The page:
1876 History of Hanson

Elias Nason, A Gazetteer of the State of Massachusetts; with Numerous Illustrations on Wood and Steel (Boston, Mass.: B. B. Russell, 1876), 246-247.

Digital copy available at GoogleBooks.

Hanson is a very pleasant and industrious farming and manufacturing town, situated in  the northerly part of Plymouth County, about 25 miles south-east of Boston by the Old  Colony Railroad, which runs diagonally through it, and has stations at two postal villages, – Hanson Centre and South  Hanson. The Hanover-branch Railroad  has a station within a few rods of the northeastern angle of the town.

The boundaries of Hanson are Abington and Hanover on the north, Pembroke on the east, Halifax on the south,  and East Bridgewater on the west. The town has 94 farms, 287 dwelling-houses, 1,219 inhabitants, a valuation of $503,928, and a tax rate of $1.50 per $100. The surface of the town is level, and embraces several extensive ponds and cedar-swamps. Indian-Head Pond,  a beautiful sheet of water covering 156 acres, sends a tributary, called “Indian-head River”, which has several mill-sites, into the North River. Poor Meadow Brook, a very crooked stream, drains into the westerly section  of the town, and enters Satucket River in East Bridgewater. Beds of iron ore are found in these ponds; and there is also a valuable stone quarry in the town.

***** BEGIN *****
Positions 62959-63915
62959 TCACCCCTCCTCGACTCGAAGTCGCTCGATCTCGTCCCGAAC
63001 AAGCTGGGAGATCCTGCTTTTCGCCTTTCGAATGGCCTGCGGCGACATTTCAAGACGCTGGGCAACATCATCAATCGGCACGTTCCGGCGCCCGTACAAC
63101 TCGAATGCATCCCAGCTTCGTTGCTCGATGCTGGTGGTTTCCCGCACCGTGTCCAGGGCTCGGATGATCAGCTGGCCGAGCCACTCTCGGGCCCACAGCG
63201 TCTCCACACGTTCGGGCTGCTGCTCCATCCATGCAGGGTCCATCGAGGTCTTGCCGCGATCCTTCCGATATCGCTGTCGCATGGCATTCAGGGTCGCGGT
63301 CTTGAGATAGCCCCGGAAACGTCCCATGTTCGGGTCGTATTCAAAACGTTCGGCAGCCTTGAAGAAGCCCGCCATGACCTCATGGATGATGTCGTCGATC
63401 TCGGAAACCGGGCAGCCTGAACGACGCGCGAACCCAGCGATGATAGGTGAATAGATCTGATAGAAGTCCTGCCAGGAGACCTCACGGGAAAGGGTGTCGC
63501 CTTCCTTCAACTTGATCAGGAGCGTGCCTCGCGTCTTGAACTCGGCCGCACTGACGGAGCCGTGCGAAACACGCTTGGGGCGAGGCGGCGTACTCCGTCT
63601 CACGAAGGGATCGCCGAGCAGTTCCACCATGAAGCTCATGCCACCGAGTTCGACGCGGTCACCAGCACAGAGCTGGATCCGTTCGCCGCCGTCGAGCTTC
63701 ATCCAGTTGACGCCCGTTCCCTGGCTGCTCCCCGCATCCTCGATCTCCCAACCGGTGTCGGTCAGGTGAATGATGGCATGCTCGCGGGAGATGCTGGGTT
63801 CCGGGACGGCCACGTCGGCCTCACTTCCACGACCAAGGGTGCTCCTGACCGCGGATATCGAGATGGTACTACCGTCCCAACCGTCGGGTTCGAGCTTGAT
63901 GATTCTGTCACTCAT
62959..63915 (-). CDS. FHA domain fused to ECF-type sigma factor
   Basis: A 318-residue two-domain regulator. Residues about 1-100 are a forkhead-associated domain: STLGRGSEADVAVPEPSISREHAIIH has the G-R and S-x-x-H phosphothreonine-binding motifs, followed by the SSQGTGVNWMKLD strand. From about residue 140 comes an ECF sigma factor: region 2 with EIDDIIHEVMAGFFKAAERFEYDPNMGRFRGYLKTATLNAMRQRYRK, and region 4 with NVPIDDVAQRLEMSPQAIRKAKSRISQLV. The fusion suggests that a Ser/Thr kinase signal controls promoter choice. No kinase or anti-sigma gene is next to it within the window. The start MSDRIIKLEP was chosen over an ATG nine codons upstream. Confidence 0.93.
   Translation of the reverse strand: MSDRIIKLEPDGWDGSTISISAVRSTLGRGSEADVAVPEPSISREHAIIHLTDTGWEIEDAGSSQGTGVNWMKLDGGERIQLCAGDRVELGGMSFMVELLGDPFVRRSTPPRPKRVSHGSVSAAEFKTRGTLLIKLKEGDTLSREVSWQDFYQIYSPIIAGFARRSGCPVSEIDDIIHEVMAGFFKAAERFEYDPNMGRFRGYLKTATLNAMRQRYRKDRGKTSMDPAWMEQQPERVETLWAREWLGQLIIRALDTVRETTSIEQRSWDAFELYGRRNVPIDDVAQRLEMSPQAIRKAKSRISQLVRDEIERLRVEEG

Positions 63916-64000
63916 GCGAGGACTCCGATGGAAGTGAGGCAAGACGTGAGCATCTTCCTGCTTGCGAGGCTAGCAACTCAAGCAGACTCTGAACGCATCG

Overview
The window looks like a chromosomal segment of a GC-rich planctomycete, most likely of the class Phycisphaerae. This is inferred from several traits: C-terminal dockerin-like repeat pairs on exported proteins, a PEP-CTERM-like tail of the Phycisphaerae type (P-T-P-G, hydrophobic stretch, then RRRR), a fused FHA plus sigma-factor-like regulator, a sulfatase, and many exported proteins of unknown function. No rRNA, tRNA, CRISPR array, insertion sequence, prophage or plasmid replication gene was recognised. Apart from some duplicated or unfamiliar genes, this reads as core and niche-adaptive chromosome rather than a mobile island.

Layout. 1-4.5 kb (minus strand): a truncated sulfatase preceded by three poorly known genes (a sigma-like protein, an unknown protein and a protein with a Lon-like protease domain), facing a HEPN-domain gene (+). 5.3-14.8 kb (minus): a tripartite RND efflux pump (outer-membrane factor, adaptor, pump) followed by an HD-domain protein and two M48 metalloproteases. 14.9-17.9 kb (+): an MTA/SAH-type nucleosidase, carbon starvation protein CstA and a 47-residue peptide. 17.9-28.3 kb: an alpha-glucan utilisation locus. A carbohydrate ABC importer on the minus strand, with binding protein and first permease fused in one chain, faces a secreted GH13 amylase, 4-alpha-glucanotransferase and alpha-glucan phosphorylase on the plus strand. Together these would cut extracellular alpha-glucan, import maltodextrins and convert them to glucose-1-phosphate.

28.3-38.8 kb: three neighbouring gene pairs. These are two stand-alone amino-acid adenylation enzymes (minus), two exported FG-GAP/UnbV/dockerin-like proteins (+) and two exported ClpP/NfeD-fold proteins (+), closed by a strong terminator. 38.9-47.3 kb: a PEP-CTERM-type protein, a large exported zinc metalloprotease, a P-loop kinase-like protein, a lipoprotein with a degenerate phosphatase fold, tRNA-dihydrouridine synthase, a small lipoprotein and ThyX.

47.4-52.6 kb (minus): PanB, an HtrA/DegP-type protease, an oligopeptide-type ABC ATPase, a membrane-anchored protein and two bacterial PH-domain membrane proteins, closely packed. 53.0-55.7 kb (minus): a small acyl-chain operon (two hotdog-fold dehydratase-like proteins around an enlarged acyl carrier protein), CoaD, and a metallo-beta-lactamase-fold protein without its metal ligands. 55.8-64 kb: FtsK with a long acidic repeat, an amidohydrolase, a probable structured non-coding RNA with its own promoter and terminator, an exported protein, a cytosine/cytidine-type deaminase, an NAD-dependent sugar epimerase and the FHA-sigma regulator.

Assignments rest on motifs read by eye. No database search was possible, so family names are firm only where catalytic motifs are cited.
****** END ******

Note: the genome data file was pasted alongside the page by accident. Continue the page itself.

The principal business of the place is farming, booth and shoe making, box-making, and the manufacture of tacks and shoe-nails. There are six mills for sawing lumber, box-boards and shingles; two mills for making tacks and shoe-nails; there is one grist-mill. As many as 31,740 yards of straw-braid have been recently plaited in a year by females and children in this place. The town has a good town-hall, built and furnished at a cost of about $8,000, two grammar and five primary schools, and two churches. The Rev. S. L. Rockwood, installed 1871, is pastor of the Congregational, and the Rev. J. B. Read of the Baptist Church.

This town furnished the sum of $19,502 and 131 men for the late war, 21 of whom lost their lives either in or after leaving the service. There is a Post of the G.A.R. in the place.

Hanson, formerly the West Parish of Pembroke, was incorporated as a town Feb. 22, 1820. Its name was chosen,  without any regard of significance, out of many that were suggested; and it seems to be a very good one, brief,  good-looking and euphonious. Nearly all the territory was embraced in a purchase made by Major Josiah Winslow of  the Indian sachem Josiah Wampatuck on the 9th of July, 1692. Many Indian relics have been discovered in the neighborhood  of the ponds, and it is hoped that they are carefully preserved. Among the early settlers were  Josiah Browne, who lived in the southern, and Edward Thomas, in the northern part of the town.

A church was organized here Aug. 31, 1748; and the Rev. Gad Hitchcock, D.D., was then ordained pastor. He remained  in the ministry here until his death, Aug. 8, 1803. He was succeeded by the Rev. George Barstow, who died in 1821. The Baptist church was organized in 1812, and the Rev. Joseph  Torrey was the first pastor.  Josephus Bryant is the present town-clerk.